An Introduction to the Global Circulation of the Atmosphere
This is a graduate-level textbook on the global circulation of the Earth's atmosphere—the large-scale system of winds by which energy is transported around the planet, from the tropical latitudes to the poles. Written by David Randall, one of the world’s foremost experts on the subject, it is the most comprehensive textbook on the topic. Intended for Earth science students who have completed some graduate-level coursework in atmospheric dynamics, the book will help students build on that foundation, preparing them for research in the field.
The book describes the many phenomena of the circulation and explains them in terms of current ideas from fluid dynamics and thermodynamics, with frequent use of isentropic coordinates and using the methods of vector calculus. It emphasizes the key roles of water vapor and clouds, includes detailed coverage of energy flows and transformations, and pays close attention to scale interactions. The book also describes the major historical contributions of key scientists, giving a human dimension to the narrative, and it closes with a discussion of how the global circulation is evolving as the Earth’s climate changes.
- The most comprehensive graduate-level textbook on the subject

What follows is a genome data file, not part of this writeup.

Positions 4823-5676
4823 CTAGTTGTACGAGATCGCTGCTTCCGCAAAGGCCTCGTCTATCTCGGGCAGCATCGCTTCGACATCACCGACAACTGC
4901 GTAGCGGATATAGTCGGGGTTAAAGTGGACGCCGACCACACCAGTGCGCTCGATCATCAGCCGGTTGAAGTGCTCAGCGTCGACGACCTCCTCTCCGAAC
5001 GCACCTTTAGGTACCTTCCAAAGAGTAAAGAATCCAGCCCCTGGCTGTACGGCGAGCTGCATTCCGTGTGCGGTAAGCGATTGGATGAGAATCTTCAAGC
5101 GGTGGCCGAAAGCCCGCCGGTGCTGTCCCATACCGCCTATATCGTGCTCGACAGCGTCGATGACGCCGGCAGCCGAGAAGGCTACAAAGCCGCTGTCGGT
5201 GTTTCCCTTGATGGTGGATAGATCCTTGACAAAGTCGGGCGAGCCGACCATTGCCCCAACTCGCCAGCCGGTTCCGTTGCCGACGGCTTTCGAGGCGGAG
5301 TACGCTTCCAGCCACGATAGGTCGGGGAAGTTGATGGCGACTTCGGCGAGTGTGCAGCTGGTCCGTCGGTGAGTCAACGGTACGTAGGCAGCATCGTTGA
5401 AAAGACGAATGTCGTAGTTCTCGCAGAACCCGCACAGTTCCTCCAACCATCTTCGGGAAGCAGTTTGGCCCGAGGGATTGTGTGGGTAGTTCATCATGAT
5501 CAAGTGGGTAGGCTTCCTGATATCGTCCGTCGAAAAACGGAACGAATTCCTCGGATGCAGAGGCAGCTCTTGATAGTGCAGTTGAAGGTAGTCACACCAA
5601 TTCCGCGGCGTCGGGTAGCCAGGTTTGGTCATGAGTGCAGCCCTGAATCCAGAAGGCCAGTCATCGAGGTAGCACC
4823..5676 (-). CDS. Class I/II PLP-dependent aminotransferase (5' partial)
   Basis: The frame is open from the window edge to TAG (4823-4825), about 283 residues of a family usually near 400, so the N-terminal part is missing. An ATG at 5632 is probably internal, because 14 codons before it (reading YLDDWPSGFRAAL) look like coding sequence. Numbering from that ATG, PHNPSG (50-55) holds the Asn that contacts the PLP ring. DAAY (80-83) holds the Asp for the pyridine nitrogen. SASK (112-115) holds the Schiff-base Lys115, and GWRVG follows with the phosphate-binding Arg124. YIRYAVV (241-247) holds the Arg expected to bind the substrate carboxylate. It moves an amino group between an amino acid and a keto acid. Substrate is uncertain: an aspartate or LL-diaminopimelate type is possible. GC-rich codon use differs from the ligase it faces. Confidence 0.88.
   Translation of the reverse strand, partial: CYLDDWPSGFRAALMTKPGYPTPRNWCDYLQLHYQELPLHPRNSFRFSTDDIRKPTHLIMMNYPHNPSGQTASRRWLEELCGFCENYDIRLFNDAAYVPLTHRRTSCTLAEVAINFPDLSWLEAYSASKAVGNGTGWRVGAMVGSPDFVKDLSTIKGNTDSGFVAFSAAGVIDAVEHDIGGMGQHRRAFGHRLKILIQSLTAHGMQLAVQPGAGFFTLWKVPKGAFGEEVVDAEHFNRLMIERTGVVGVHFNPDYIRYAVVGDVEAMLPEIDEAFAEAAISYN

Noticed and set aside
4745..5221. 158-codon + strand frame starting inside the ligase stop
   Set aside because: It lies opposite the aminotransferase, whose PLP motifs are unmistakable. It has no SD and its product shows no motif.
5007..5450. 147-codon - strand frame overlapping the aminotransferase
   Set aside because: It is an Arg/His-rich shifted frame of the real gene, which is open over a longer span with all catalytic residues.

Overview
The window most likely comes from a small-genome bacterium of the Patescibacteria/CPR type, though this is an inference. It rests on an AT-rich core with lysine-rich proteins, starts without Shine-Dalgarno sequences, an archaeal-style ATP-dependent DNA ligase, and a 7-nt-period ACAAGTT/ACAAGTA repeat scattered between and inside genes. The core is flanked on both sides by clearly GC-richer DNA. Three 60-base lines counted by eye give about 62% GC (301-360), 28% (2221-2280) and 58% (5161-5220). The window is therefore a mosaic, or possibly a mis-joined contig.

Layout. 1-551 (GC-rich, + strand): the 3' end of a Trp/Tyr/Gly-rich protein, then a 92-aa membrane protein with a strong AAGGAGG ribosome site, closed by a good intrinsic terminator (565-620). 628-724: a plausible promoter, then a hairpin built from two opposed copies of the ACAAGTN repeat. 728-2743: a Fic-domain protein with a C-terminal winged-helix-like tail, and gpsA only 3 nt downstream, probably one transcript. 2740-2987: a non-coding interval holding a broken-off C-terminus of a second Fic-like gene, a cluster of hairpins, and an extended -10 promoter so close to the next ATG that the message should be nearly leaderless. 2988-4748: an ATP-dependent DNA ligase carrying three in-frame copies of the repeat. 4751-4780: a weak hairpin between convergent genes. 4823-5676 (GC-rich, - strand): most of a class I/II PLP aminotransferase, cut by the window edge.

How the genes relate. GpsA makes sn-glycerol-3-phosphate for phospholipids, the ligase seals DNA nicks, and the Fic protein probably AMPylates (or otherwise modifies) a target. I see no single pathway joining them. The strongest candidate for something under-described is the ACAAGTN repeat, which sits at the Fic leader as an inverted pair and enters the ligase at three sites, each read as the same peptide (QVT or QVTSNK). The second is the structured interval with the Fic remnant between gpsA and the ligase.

- Written by one of the world’s leading experts
- Connects global circulation and climate phenomena
- Addresses energy, moisture, and angular-momentum balance; the hydrologic cycle; and atmospheric turbulence and convection
- Emphasizes the energy cycle of the atmosphere; the role of moist processes; and circulation as an unpredictable, chaotic process
- Helps prepare students for research
- An online illustration package is available to professors
David A. Randall is University Distinguished Professor in the Department of Atmospheric Science at Colorado State University, and the author of Atmosphere, Clouds, and Climate (Princeton). He is the chief editor of the Journal of Advances in Modeling Earth Systems, and the former chief editor of the Journal of Climate. He has twice served as a coordinating lead author for the Intergovernmental Panel on Climate Change.